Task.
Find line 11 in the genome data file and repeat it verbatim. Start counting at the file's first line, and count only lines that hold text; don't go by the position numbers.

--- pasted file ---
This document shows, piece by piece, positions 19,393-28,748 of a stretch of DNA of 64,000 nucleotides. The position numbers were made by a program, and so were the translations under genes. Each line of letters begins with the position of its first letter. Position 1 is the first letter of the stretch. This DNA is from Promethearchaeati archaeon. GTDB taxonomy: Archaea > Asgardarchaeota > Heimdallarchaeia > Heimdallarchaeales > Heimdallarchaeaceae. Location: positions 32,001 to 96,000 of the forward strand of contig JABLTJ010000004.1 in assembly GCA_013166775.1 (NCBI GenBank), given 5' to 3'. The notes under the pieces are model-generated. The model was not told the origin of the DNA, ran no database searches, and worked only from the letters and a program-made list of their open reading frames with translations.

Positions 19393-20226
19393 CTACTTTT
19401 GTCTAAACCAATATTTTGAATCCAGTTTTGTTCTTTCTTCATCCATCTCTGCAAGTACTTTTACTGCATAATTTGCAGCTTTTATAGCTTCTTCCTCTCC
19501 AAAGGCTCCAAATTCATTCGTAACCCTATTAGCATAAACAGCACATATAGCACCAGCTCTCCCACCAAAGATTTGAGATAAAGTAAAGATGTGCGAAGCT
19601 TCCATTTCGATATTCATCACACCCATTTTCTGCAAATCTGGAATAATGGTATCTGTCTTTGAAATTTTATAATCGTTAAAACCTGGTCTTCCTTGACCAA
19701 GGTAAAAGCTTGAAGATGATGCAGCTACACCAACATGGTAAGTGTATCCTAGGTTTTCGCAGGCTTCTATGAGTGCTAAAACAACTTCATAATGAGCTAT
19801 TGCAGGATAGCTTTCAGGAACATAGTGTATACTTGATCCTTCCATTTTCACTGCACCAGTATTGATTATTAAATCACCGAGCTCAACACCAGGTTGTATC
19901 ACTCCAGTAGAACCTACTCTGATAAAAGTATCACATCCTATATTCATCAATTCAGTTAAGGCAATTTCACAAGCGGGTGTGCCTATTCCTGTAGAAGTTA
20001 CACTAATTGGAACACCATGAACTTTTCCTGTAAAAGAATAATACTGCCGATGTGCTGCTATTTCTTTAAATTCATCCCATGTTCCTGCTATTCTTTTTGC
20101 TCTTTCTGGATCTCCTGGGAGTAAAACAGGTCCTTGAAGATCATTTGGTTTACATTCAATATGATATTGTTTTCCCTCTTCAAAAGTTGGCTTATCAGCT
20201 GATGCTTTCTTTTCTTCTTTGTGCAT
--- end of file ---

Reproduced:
20101 TCTTTCTGGATCTCCTGGGAGTAAAACAGGTCCTTGAAGATCATTTGGTTTACATTCAATATGATATTGTTTTCCCTCTTCAAAAGTTGGCTTATCAGCT